There has been recent chatter in town about the free running antics of a group of radical traceurs and tricksters. They’ve been spotted most frequently on the lawn of the Alcazar doing flips and kicks with such speed that most eyes can’t process exactly what they saw. Here’s a little video done for Drift. Music again from the Ty Williams’ Vault of Future Hits.
Article originally published in Drift Magazine, March 2011
There is a small tribe in town whose members get their jollies from leaping off buildings and other tall places. They climb walls and do flips and other maneuvers typically in the domain of superheroes and ninjas. Just like extraordinary comic book characters, they also have very ordinary aspects to their lives. They are community college students, Target employees, twenty-somethings looking for direction and also complete badasses.
The members of MAZE — Montezz Blackmon, Aaron, Schneider, Zachary Greer-Ferguson and Ernest Pouliotte, have been practicing parkour, martial arts tricking and free running for 3 to 6 years each.
Parkour originated in France and is defined most simply as getting from Point A to Point B as quickly and efficiently as possible. Its practitioners are known as traceurs and are often found navigating parts of buildings (such as roofs, walls and window sills) that humans don’t typically traverse.
The group has frequently been spotted on the lawn of the Lightner Museum doing tricking — flips, twists, kicks and combos. Tricking is a hybrid of martial arts maneuvers, gymnastics and break dancing.
The third component of MAZE’s repertoire, free running, is a combination of parkour and tricking. Style and creativity are valued over efficiency so getting from Point A to Point B better look cool.
These various forms of urban acrobatics have been featured in popular films, TV shows and video games. Tron Legacy audiences were treated to the tricking wizardry of Anis Cheurfa while fans of the Office will uncontrollably blurt out “Hardcore Parkour!” every time the subject comes up. Jokes and pop culture references aside, climbing walls and leaping off roofs is undoubtedly hardcore.
How exactly did a couple of guys in Saint Augustine, Florida get into this? Friends. YouTube. Television.
Blackmon first saw parkour on the Ellen DeGeneres Show. “There was a piece on a documentary called Jump Britain, which is about Parkour throughout London. I saw it and went into my backyard and started doing front flips…well…attempting to. I failed many times.”
The worst failure Blackmon has experienced in his practices was landing on the crown of his head at the Fort.
“It didn’t really hurt that bad…once I woke up, I just kept training,” he said.
When Schneider, age 17 and the youngest of the group, saw parkour for the first time on TV, he was recording a program on gymnastics. He had been a successful gymnast for 2 years, winning state level competitions, when he began parkour. That kind of background didn’t hurt the learning process.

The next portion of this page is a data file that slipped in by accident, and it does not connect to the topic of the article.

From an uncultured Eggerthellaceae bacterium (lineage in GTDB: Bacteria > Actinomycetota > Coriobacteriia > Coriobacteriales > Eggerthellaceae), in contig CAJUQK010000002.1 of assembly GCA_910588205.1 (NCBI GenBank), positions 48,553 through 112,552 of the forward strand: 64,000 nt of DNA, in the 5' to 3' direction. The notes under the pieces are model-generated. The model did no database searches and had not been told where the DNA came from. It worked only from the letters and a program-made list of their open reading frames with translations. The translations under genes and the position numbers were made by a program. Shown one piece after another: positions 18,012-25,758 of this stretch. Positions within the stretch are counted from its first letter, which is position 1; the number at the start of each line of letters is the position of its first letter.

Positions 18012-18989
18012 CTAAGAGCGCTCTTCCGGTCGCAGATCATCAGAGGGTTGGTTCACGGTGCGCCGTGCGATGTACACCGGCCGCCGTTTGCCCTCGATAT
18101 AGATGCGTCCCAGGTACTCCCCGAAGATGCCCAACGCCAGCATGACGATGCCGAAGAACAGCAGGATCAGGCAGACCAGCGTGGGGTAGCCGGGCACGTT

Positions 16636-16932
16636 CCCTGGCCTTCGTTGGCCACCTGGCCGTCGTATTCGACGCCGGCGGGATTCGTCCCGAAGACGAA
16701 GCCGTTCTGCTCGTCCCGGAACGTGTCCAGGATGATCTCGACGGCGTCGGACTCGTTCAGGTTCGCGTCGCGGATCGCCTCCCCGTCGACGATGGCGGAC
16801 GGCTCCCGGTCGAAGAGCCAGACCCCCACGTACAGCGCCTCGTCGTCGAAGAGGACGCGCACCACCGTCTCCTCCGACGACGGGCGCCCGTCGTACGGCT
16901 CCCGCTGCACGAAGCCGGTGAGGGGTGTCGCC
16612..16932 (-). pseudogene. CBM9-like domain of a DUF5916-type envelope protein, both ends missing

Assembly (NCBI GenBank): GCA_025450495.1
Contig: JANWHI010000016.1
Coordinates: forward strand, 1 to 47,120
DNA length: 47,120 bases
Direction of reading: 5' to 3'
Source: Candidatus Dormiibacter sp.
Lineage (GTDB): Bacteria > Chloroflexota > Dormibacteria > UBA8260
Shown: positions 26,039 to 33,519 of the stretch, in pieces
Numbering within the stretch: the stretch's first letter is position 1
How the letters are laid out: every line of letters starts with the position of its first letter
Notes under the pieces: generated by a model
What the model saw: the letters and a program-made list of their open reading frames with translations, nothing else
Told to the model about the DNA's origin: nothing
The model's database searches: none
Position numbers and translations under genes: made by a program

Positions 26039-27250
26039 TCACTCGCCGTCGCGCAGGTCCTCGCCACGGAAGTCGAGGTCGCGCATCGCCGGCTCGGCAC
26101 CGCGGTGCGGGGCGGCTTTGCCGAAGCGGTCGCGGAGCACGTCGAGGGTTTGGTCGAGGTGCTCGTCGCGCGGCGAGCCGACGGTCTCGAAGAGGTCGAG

“I was definitely fit for it. I had the right build just because a lot of what we do out here is gymnastics, going over obstacles like vaulting.”
The group trains once every few weeks at TNT gymnastics in Jacksonville to practice difficult moves into the safety of a foam pit or onto mats. Once they have a move committed to muscle memory, they take it outdoors.
On the day we meet up for interviewing and filming, the guys warm up at SWING park. Climbing and leaping from various structures, they impressively interpret the playground’s obstacles in their runs. They gradually begin climbing higher, doing larger jumps and demonstrating rolling techniques designed to lessen impact.
At one point, Greer-Ferguson starts running up to a tree and trying to spring a front flip off of it. People most often request to see back flips from these guys but front flips are actually more difficult. When climbing a wall or tree for a back flip, part of the rotation is already completed. For a front flip, extra rotation is needed.
I film several of Greer-Fergusons unsuccessful attempts and falls, nervous that he will injure himself. After a break and viewing the footage, he walks back over to the tree, determined and lands the maneuver for the first time outside of the gym. The group yells “Yes!” in unison and we move on to the City Gates.
A Ponce De Leon impersonator walks by as the guys scope out the gates. Pouliotte effortlessly strides up the ancient coquina walls while Schneider hurls himself from them like a flying squirel. It doesn’t take long for the local law enforcement to stop by and ask us to leave the historical structure alone. This could easily become an environment for argument but the traceurs are complete gentlemen and decide to continue the session at the Lightner Museum.
An exhibition of flatland tricking begins for all of the King Street traffic to view. A laptop provides a soundtrack. We sit down for individual interviews while the other members flip endlessly in the background. A guest at the Casa Monica on a business team building trip walks up and asks one of the guys to flip over her. She lies down in the grass while her team members film or take photos.
Our final location is the back of the museum. The stairs and walls provide the highest structures of the day. Schneider does a frightening hand stand on the edge of a wall while the rest look up from below. He and Greer-Ferguson both make jumps from insane heights, rolling away smooth and unscathed. Schneider’s final feat involves scaling a column and moving laterally via iron rungs and a small window ledge, using only his hands to get to another column. He slides down with a look of panic as city council members approach.